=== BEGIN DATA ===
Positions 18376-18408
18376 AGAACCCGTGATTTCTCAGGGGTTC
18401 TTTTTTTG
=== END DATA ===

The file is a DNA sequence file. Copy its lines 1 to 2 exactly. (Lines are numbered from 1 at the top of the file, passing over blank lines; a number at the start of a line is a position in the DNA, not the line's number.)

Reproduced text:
Positions 18376-18408
18376 AGAACCCGTGATTTCTCAGGGGTTC